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Top Forums UNIX for Advanced & Expert Users Kernel module compilation problem Post 302281326 by marcintom on Wednesday 28th of January 2009 04:21:52 PM
Old 01-28-2009
Error Kernel module compilation problem

I have one big module 2.6.18 kernel mod.c
I want to divide this to several files.
The problem is to write right Makefile



mod.c works fine normally but when I divide into several files
and try to compile with this makefile

obj-m := mod.o
mod-objs := lib1.o

KDIR := /lib/modules/$(shell uname -r)/build
PWD := $(shell pwd)

$(MAKE) -C $(KDIR) SUBDIRS=$(PWD) modules

I get this
zet modulANDlibs # make
make -C /lib/modules/2.6.18-gentoo-r2/build SUBDIRS=/root/modulANDlibs modules
make[1]: Entering directory `/usr/src/linux-2.6.18-gentoo-r2'
CC [M] /root/modulANDlibs/lib1.o
LD [M] /root/modulANDlibs/mod.o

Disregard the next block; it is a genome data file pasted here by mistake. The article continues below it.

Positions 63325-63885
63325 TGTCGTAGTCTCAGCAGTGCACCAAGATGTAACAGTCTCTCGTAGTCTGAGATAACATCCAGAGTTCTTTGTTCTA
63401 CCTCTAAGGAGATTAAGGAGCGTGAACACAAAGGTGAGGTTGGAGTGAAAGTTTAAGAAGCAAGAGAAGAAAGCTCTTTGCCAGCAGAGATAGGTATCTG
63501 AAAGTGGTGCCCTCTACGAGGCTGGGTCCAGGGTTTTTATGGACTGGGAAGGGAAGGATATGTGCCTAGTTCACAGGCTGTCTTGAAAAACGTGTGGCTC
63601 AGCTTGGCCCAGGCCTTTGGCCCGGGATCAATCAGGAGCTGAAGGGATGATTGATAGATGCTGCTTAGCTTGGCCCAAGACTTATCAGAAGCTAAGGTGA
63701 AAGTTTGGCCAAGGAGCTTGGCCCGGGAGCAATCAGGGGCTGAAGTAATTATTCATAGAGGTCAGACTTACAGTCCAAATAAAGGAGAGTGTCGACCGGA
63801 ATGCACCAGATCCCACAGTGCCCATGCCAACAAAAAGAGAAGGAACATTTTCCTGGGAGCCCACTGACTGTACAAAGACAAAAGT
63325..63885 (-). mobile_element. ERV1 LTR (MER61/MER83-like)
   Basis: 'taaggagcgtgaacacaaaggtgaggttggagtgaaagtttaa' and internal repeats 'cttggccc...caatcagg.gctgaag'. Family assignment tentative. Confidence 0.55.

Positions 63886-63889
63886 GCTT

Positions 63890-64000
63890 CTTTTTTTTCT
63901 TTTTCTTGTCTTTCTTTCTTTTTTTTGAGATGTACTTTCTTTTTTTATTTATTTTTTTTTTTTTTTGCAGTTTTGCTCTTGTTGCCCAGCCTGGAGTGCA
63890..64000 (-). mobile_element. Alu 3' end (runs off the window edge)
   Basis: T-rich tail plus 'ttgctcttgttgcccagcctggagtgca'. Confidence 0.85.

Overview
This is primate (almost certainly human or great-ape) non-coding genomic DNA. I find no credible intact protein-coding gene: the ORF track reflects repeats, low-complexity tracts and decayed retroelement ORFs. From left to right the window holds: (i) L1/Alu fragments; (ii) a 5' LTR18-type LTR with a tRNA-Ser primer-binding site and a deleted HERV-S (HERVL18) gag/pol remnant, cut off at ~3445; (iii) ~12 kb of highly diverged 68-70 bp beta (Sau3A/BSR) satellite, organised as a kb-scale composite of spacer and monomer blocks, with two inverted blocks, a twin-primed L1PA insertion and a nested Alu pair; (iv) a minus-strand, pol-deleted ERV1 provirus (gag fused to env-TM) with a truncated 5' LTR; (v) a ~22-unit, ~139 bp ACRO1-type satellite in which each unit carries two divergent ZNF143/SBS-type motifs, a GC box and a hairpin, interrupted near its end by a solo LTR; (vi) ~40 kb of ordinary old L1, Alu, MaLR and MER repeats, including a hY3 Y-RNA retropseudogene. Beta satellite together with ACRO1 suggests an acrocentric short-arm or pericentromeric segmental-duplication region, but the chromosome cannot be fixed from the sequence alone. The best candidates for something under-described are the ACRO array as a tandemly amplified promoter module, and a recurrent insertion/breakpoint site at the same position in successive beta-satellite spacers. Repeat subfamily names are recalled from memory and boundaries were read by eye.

Building modules, stage 2.
CC /root/modulANDlibs/mod.mod.o
LD [M] /root/modulANDlibs/mod.ko
make[1]: Leaving directory `/usr/src/linux-2.6.18-gentoo-r2'
zet modulANDlibs #

so this is ok but when I load this module there are no any operation
this mean mod.ko is loaded but dont work - before dividing it print to KERN_INFO "Hello world" ( dmesg )

There is one more thing. When I compile mod.c without lib* mod.ko have about 5.5Kb
but if I compile with mod-objs variable doesnt matter what is in mod.c and in lib1.c
compilation is ok loading is ok and size mod.ko is about 1.6 Kb constatntly

The questin is WHY ? Smilie

Last edited by marcintom; 01-28-2009 at 05:31 PM..
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xmonad(1)							   xmonad manual							 xmonad(1)

       xmonad - a tiling window manager

       xmonad  is  a minimalist tiling window manager for X, written in Haskell.  Windows are managed using automatic layout algorithms, which can
       be dynamically reconfigured.  At any time windows are arranged so as to maximize the use of screen real estate.	All features of the window
       manager	are  accessible  purely from the keyboard: a mouse is entirely optional.  xmonad is configured in Haskell, and custom layout algo-
       rithms may be implemented by the user in config files.  A principle of xmonad is predictability: the user should know in advance  precisely
       the window arrangement that will result from any action.